Chou said that Taipei made strenuous efforts to work with the central government and the private sector to secure its 2013 bid to host the event. 
By winning the bid, it justified Taiwan’s status as a “bicycle kingdom,” Taipei’s efforts to promote cycling and its bicycle trails, as well as Taipei’s status as an international city.
We often see Taiwan so hungry for international validation, citizens and leaders are tone deaf to the criticism or suggestions provided by international experts. 

The purpose of this event and the mission of the ECF is not to justify a city's or a nation's status as a success in integrating the bicycle into the city infrastructure or to boost a city's profile for tourism. The purpose is to exchange information, learn and improve upon the status quo. 

Taiwan still faces two major problems that threaten the future development of building a "bicycle kingdom". 

The first is the lack of cycling infrastructure in the cities and areas where people actually live and work. The ability to substitute the car or scooter for the bicycle in a viable manner between home and the office is severely limited by the lack of a comprehensive and connected system of safe bicycle corridors throughout the city, the lack of safe and viable bicycle storage facilities, the lack of support for commuting cyclists in businesses and the lack of space given to the bicycle.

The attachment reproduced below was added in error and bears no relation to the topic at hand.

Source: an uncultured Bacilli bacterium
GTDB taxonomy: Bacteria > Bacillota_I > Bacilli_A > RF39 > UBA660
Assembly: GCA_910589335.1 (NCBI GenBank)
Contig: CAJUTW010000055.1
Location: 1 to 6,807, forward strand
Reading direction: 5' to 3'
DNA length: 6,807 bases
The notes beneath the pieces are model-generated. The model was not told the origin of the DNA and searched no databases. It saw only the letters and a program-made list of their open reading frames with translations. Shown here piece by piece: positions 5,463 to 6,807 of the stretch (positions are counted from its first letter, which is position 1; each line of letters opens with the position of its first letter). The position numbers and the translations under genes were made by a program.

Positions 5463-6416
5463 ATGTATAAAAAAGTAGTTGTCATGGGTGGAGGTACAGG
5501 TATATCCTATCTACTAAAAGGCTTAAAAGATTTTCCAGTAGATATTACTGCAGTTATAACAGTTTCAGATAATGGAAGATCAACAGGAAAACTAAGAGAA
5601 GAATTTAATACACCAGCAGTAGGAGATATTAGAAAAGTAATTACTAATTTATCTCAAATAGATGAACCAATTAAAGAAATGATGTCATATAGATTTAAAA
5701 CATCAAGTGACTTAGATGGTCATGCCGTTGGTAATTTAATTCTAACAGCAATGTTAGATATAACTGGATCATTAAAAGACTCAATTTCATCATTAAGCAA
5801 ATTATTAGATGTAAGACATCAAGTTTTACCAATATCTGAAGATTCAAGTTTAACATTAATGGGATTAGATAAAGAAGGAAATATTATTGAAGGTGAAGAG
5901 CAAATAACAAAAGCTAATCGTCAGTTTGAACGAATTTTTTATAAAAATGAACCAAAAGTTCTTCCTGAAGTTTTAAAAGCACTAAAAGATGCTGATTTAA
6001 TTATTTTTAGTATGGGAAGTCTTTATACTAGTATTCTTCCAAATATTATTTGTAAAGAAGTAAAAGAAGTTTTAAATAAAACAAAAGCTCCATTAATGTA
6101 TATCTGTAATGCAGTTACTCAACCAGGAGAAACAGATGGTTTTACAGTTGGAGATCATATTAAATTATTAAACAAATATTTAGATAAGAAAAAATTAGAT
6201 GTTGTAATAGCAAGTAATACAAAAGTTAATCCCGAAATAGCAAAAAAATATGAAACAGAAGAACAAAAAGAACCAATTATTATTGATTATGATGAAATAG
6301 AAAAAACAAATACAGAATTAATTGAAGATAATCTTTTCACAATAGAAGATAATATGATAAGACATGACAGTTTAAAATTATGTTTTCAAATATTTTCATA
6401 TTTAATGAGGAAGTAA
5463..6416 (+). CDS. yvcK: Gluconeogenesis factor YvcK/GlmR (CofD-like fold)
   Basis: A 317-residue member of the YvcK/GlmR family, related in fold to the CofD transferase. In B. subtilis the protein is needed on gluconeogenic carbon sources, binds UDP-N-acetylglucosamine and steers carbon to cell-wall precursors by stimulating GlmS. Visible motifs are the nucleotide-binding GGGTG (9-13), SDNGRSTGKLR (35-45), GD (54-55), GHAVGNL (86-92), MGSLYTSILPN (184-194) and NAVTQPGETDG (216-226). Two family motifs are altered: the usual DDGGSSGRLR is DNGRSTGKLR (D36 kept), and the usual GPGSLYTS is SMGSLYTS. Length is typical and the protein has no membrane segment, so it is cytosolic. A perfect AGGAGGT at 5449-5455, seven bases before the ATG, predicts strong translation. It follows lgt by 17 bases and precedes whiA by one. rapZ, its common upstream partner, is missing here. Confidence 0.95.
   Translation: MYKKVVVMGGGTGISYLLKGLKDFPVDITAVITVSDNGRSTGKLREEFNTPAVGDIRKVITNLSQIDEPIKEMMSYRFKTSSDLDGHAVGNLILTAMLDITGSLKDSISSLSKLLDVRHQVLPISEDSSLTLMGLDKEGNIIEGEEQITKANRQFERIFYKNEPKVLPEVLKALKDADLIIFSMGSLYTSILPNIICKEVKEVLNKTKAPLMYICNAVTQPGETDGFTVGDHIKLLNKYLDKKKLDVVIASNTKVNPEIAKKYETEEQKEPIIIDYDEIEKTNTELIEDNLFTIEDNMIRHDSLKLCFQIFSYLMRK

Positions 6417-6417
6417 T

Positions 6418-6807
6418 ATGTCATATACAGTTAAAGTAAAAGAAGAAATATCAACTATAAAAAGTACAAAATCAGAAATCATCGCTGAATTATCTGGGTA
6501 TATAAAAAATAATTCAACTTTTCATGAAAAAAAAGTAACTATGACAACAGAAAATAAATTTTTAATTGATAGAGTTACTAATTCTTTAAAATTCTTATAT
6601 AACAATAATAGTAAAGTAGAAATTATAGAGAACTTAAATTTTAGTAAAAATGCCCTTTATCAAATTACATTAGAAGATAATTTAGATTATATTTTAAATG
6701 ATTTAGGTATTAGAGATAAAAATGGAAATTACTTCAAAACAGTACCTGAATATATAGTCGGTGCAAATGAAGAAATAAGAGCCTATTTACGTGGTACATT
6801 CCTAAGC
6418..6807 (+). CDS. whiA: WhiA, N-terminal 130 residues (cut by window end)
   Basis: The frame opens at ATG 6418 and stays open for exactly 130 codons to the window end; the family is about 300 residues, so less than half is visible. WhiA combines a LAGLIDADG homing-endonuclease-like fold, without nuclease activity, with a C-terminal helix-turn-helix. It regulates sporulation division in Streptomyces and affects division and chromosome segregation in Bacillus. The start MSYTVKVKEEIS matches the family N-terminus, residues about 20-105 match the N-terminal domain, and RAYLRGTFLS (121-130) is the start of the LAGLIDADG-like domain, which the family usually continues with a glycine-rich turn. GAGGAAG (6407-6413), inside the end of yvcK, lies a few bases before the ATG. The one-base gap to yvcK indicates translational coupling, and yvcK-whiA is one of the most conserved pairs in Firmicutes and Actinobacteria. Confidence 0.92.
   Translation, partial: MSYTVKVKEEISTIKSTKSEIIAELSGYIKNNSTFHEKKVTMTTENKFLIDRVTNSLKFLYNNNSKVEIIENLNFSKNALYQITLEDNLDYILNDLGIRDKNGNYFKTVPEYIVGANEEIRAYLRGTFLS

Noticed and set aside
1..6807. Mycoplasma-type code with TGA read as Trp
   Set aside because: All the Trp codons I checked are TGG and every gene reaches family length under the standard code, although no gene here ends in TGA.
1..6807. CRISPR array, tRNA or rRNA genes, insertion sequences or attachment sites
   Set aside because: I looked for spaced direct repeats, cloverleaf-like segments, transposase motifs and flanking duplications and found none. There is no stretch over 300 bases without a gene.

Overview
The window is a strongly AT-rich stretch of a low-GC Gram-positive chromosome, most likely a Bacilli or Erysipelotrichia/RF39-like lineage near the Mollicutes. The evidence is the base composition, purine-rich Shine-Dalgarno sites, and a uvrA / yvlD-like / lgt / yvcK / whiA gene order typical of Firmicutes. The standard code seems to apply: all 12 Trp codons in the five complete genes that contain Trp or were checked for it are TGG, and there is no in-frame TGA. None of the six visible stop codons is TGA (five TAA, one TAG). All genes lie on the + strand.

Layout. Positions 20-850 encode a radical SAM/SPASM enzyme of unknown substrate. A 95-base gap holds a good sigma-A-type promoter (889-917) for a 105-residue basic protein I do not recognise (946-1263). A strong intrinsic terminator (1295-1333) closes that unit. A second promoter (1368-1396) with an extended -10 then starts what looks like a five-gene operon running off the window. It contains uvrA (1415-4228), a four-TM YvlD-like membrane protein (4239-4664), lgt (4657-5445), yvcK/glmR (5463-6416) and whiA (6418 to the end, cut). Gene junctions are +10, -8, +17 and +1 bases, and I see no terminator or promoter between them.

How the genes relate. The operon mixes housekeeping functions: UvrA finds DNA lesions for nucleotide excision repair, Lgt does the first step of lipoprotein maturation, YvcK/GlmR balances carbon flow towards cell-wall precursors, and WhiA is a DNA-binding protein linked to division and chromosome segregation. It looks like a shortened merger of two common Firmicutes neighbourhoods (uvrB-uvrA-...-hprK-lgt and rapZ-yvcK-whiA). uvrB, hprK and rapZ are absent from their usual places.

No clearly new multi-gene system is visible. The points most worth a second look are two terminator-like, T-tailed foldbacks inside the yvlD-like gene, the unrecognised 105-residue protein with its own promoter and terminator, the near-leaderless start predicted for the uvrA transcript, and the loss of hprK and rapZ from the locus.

The second major problem is with the pernicious air pollution that regularly chokes our cities and drives the PM2.5 air pollution index into the danger zone. I have personally lost several cycling days this year due to unhealthy levels of pollution. I didn't have an asthma problem before cycling in Taiwan. The PM2.5 index used in Taiwan has been adjusted to Taiwan's own index, which shifts the entire spectrum of air quality rightward so that levels that would be deemed unhealthy in most countries, will still be deemed healthy or moderate by Taiwan's standards. Tackling the problem of air quality will be paramount to securing a future that is safe for cycling in Taiwan. 

My hope is that the foreign experts will find time to freely roam Taiwan by bicycle and provide our politicians and city planners with harsh critical and constructive feedback on how we can implement solutions. We don't need any more gland handing

Taiwan is not ready to feel it has ascended to the pinnacle of bicycle transportation and political leaders need to admit that we have a long way to go to make the changes needed to stand along side Copenhagen and Vancouver as equals in infrastructure development. But will anybody listen? 


  1. The ECF have a major challenge getting cities interested in hosting velo-city. There's internal politics about this with the host city. Host city surprisingly will find themselves footing more of the bill than they realize.

    So Taipei fell for this...easily. Because as you say: "We often see Taiwan so hungry for international validation, citizens and leaders are tone deaf to the criticism or suggestions provided by international experts. "

    Hope the pollution levels will be dealt with there..important. No.1 priority.

  2. Jean,

    Thanks for your insightful comment. That is so true. It is like the Olympics, where the cost is greater than the reward.

    Here, it is being used to boost Taiwan's credentials for the tourism economy; a sector the prior administration was very keen on expanding at the expense of about everything else. The pollution will kill off interest if it doesn't kill us all first. We are having another high pollution day, today. :(